by Kristen McCarty
"That God had a plan, I do not doubt.
But what if his plan was, that we would do better?"
In Mary Oliver's world of words and visions, Mother Nature is no comforting dowager. Brutal and at times devastating, nature in all her forms is as dangerous as it is inspiring, but that doesn't keep the poet from being fiercely protective of it.
Instead of trying to explain away the harsh realities of life as many poets and theologians have done before her, Oliver marvels at the fittest, who survive, and the death of their fallen prey. Admiring the lives of both predator and prey, she wrestles with which one she should feel sympathy for. Always present in her poems is the pull to understand a multitude of perspectives, which is a poet's highest work. We read poetry for many reasons, but to read Mary Oliver is to discover new idea after new idea, beautifully and originally phrased. These ideas change the way we think about ourselves and creation—enhancing the complexity of things often oversimplified.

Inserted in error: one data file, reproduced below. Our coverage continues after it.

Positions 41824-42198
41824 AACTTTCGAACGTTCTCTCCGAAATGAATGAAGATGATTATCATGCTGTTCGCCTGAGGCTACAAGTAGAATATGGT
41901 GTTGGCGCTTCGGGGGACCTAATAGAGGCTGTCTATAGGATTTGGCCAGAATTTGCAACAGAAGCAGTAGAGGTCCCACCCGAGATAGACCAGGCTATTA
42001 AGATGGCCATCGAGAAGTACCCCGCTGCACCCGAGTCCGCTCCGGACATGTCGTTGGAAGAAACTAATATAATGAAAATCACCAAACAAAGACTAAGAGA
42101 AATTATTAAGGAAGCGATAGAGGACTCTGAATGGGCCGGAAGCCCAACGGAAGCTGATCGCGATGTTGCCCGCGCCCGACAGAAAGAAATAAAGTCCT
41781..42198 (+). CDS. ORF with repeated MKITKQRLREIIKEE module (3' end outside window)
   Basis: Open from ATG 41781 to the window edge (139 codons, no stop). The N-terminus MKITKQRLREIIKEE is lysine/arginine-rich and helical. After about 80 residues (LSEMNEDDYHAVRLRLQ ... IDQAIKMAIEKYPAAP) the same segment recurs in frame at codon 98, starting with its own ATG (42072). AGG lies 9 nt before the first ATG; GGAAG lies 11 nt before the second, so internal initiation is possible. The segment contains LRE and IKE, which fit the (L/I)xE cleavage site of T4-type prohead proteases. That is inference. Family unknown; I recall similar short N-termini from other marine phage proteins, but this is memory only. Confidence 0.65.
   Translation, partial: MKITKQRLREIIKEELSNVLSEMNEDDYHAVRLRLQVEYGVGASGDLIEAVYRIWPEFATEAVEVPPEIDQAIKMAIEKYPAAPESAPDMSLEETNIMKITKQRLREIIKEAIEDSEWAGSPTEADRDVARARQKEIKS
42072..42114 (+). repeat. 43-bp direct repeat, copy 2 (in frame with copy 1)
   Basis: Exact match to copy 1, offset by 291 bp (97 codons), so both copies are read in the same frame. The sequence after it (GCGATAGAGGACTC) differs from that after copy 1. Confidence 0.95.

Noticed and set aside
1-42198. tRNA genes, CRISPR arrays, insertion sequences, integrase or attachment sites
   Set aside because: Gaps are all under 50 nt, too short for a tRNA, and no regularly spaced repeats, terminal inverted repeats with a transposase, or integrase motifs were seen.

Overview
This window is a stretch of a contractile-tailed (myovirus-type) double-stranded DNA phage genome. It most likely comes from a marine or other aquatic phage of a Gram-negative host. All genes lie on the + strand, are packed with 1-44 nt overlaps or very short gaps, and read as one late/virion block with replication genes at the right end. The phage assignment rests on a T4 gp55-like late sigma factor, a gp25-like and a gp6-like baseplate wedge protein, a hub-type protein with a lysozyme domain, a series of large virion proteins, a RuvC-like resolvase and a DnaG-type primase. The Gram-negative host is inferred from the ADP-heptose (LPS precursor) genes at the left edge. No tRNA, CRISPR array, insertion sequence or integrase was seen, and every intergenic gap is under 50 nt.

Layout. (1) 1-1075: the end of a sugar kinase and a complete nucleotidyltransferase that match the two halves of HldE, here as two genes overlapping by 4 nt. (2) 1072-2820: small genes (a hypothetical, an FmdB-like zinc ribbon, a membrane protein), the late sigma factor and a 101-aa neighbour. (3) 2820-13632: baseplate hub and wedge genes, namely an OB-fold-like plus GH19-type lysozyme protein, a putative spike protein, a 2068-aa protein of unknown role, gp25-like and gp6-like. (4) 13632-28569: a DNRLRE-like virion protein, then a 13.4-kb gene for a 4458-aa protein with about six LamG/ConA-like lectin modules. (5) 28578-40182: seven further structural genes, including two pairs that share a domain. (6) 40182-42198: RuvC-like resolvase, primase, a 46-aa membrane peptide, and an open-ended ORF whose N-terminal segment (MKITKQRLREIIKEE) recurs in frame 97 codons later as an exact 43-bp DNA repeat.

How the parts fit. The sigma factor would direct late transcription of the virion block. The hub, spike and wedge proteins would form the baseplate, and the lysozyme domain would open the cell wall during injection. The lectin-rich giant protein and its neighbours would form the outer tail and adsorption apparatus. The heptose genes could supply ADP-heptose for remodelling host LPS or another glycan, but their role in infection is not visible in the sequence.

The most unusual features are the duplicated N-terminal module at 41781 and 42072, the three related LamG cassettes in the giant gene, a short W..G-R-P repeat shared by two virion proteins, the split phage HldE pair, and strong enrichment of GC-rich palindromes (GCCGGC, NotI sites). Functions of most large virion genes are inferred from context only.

She maintains that even in places of death, and aging, and destruction in the natural world, God whispers of transcendence and meaning. Loneliness and even helplessness are places where God keeps watch. Perhaps the state of our minds and souls, mirrors the state of Nature itself. We are hurt, misguided, lied-to and lying, we seem to be diminishing even as we rise, and all of this is a place where God waits for us to step forth—doing the right and holy thing for ourselves and others and the world around us.
Nature, who both hurts and heals, full of places in the wild where the beautiful crying forth of the ideas of God suffuses every moment. Lucky for us, the poet transcribes some of these ideas for us in her writing, but in Mary Oliver's world, the greatest crime against God would be to neglect to live and appreciate the natural world around us.